The Man Known as ‘Mr. Henderson Motorcycles’

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Photo By Mark Gardiner
Mark Hill stripping down a Cannonballer’s Henderson four.

2012 was the centenary of William Henderson’s eponymous motorcycle brand. Henderson, who designed his first 4-cylinder bike in Detroit, sold the company to Ignaz Schwinn, a bicycle manufacturer who moved production to Chicago and rebadged them Excelsior-Hendersons. They were the Honda Gold Wings of the day, but the Great Depression put an end to the marque in 1931. No less than 15 Hendersons were entered in this year’s Cannonball, but until a year ago, it would have been almost impossible to put so many on the road.

Enter Mark Hill, a motorcycle mechanics teacher at a small college in upstate New York.  “I was just a kid when I bought my first Indian Four,” Mark says. “One ride on a bike like that and you’ll wonder how the public fell in love with V-twins!” When Frank Westfall rode an early Henderson Four in the first Cannonball, Hill followed him as a mechanic. The 2012 rules opened the field to more surviving bikes, but parts shortages prevented putting most of them on the road.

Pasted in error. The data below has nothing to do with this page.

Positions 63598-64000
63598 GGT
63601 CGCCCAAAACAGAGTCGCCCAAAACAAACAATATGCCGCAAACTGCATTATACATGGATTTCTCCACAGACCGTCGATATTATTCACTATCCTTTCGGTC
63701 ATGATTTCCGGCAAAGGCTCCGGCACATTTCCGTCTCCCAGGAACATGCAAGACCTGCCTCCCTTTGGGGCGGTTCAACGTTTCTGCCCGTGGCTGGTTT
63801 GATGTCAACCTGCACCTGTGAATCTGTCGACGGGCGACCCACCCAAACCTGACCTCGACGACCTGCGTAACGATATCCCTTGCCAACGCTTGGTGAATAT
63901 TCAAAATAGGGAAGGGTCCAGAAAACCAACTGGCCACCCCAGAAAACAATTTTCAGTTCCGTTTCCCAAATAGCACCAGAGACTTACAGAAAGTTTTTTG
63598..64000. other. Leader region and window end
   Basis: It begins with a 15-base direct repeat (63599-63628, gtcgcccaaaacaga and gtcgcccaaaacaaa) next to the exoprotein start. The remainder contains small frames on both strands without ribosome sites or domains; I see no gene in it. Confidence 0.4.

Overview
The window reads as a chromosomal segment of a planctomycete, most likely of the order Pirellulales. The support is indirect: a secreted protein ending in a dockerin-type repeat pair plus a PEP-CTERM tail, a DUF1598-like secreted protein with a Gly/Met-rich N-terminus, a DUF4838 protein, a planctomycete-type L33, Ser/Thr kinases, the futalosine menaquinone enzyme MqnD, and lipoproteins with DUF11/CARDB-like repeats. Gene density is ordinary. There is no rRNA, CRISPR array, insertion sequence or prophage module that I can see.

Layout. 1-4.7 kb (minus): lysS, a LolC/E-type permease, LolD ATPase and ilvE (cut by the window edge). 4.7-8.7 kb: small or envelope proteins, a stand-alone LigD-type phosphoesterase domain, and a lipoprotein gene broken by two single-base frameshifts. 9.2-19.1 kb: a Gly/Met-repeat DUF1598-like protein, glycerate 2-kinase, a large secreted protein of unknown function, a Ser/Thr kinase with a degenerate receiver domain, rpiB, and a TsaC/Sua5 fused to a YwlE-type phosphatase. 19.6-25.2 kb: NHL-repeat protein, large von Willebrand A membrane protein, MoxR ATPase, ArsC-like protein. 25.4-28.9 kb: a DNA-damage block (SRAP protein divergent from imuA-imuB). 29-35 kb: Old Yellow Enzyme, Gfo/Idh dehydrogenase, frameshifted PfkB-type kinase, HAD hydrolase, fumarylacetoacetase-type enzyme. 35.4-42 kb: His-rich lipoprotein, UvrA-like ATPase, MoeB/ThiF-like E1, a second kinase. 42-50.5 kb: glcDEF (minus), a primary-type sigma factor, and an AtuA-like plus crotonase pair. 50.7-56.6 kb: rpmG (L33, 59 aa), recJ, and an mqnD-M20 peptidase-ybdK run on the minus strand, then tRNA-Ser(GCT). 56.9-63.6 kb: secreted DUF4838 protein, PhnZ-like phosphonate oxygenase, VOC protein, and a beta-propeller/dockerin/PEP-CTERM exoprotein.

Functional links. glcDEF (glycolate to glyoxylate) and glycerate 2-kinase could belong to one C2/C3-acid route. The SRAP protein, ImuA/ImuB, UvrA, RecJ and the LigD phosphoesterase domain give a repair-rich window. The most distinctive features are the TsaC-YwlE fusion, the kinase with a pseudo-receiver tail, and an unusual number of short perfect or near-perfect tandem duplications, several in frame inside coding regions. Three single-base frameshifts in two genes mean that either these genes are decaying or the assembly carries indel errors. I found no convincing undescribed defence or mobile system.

Underwritten by Cannonball entrants like Clyde Crouch and Byrne Bramwell (the latter a Canadian industrialist with excellent manufacturing connections) Hill coordinated the design of crankshafts, cylinders and cylinder heads, with connecting rods of 4143 steel and pistons forged from 2618 aluminum. They made camshafts and rocker assemblies. They spun-cast new babbitt bearings. They even cast new intake manifolds with a stylin’ “Cannonball Special” logo. Half of the Hendersons in the field had engines Hill had built with those components. “With the exception of the engine cases, these are new Henderson engines,” Hill says.

Hill might have sensed my skepticism, as I wondered if they should really be considered “old” bikes. “It’s not as if we were building a bunch of high-performance parts,” Hill says. “We only built what we had to build, to replenish the anemic supply.” That said, he also mentioned that Gary Rovison and Steve Alsteadt did the flow metrics on the new combustion chambers. I doubt Bill Henderson had a flow bench.

Five of Hill’s seven engines finished on perfect points, cementing his status as the current guru of the vintage American four. Success has its price. “This is not for the faint of heart or checkbook,” Hill says, guessing the average Henderson represented an $80,000 investment.

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